Mustafa Kemal (Atatürk) sent several delegations to Moscow in an attempt to win some support for his own post-Ottoman movement in what he saw as a modernised ethno-nationalist Turkey. This alliance proved disastrous for the Armenians. The signing of the Ottoman-Russian friendship treaty (1 January 1918), helped Vehib Pasha to attack the new Republic. Under heavy pressure from the combined forces of the Ottoman army and the Kurdish irregulars, the Republic was forced to withdraw from Erzincan to Erzurum. In the end, the Republic had to evacuate Erzurum as well.

Further southeast, in Van, the Armenians resisted the Turkish army until April 1918, but eventually were forced to evacuate it and withdraw to Persia. Conditions deteriorated when Azerbaijani Tatars sided with the Turks and seized the Armenian's lines of communication, thus cutting off the Armenian National Councils in Baku and Yerevan from the National Council in Tiflis. The First Republic of Armenia was established on 28 May 1918.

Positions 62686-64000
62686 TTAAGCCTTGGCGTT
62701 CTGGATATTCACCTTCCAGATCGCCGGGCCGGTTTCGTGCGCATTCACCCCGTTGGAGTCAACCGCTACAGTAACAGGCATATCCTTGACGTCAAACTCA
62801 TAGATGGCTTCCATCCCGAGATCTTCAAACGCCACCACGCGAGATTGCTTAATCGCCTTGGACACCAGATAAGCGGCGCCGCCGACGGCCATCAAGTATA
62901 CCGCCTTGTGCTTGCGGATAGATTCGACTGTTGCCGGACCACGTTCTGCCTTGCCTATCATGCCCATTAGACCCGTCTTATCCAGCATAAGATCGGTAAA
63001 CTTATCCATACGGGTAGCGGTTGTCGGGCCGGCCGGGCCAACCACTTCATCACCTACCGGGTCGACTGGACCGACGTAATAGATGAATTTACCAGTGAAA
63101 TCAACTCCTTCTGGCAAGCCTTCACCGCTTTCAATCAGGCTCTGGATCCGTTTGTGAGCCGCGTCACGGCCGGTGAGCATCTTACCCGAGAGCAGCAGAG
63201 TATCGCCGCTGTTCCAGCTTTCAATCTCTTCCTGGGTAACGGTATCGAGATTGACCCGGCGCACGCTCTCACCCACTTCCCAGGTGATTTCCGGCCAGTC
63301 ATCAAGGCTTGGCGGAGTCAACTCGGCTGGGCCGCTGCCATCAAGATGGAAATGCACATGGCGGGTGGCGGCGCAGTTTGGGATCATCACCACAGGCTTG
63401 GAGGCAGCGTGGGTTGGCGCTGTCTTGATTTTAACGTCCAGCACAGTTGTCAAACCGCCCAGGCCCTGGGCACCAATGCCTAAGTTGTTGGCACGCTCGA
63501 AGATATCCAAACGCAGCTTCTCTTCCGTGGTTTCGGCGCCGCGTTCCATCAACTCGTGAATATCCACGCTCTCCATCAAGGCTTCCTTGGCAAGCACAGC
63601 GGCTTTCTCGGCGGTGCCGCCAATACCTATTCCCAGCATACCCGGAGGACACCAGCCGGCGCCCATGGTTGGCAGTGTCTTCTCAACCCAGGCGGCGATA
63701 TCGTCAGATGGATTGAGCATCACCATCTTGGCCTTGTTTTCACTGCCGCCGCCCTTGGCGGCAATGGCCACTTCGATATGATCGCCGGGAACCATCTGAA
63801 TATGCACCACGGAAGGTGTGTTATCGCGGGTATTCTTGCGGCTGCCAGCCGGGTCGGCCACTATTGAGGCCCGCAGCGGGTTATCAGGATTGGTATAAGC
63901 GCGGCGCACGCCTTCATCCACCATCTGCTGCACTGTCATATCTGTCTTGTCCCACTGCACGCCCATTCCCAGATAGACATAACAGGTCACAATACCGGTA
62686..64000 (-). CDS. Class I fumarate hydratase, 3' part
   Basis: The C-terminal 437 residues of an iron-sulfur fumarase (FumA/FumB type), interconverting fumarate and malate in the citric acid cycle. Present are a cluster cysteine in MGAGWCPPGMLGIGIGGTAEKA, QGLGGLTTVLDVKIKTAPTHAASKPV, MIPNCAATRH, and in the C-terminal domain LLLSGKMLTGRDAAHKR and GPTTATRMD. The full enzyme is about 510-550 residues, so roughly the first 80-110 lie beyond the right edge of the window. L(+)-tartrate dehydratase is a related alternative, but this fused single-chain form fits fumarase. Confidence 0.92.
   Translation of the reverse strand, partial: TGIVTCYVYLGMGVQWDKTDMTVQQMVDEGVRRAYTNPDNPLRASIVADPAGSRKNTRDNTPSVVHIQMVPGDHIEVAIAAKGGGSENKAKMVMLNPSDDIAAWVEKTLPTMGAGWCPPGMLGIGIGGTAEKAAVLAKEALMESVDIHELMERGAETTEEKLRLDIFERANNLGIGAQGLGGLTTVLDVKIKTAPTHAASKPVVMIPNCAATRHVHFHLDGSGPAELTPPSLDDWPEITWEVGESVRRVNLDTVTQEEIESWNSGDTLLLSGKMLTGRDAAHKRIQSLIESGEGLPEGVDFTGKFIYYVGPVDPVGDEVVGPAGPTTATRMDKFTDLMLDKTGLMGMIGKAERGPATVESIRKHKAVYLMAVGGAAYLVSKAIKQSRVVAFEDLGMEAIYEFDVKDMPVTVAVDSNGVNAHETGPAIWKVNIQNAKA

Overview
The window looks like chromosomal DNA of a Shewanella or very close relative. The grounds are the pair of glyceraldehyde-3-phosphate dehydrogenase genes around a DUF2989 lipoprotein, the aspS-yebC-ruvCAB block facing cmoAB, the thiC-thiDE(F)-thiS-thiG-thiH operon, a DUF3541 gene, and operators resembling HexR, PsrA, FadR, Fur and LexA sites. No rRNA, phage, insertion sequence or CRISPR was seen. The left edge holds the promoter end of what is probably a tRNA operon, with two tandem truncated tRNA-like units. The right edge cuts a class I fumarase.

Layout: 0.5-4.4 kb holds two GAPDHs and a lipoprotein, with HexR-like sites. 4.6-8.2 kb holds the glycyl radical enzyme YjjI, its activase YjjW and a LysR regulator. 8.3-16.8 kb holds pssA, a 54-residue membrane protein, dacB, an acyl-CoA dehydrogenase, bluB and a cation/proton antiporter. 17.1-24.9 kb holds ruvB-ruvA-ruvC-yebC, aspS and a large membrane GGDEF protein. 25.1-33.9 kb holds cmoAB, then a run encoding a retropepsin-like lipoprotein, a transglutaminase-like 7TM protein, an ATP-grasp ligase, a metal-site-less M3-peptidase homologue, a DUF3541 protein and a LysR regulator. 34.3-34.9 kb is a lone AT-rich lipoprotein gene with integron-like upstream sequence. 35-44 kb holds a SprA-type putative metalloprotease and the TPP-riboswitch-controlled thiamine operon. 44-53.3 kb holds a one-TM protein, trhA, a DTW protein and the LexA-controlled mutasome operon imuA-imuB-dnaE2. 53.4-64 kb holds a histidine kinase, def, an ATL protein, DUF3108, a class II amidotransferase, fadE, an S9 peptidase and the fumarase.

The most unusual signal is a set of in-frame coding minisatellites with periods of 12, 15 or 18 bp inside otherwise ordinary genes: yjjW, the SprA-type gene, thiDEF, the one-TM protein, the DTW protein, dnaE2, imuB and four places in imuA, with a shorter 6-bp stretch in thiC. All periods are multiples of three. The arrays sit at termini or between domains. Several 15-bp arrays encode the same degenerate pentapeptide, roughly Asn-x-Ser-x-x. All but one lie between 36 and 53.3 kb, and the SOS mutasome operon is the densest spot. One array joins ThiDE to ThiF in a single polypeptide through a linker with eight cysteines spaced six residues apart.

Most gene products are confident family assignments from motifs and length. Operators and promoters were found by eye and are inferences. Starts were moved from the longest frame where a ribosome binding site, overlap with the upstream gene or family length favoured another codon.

Georgian-Armenian War (1918)

During the final stages of World War I, the Armenians and Georgians had been defending against the advance of the Ottoman Empire. In June 1918, in order to forestall an Ottoman advance on Tiflis, the Georgian troops had occupied the Lori Province which at the time had a 75% Armenian majority.[71]

After the Armistice of Mudros and the withdrawal of the Ottomans, the Georgian forces remained. The Georgian Menshevik parliamentarian Irakli Tsereteli suggested that the Armenians would be safer from the Turks as Georgian citizens. The Georgians offered a quadripartite conference comprising Georgia, Armenia, Azerbaijan, and the Mountainous Republic of the Northern Caucasus in order to resolve the issue. The Armenians rejected this proposal. In December 1918, the Georgians were confronting a rebellion chiefly in the village of Uzunlar in the Lori region. Within days, hostilities commenced between the two republics.[71]

The Georgian-Armenian War was a border war fought in 1918 between the Democratic Republic of Georgia and the First Republic of Armenia over the then disputed provinces of Lori and Javakheti which had been historically bi-cultural Armenian-Georgian territories, but were largely populated by Armenians in the 19th century.

Armenian-Azerbaijan War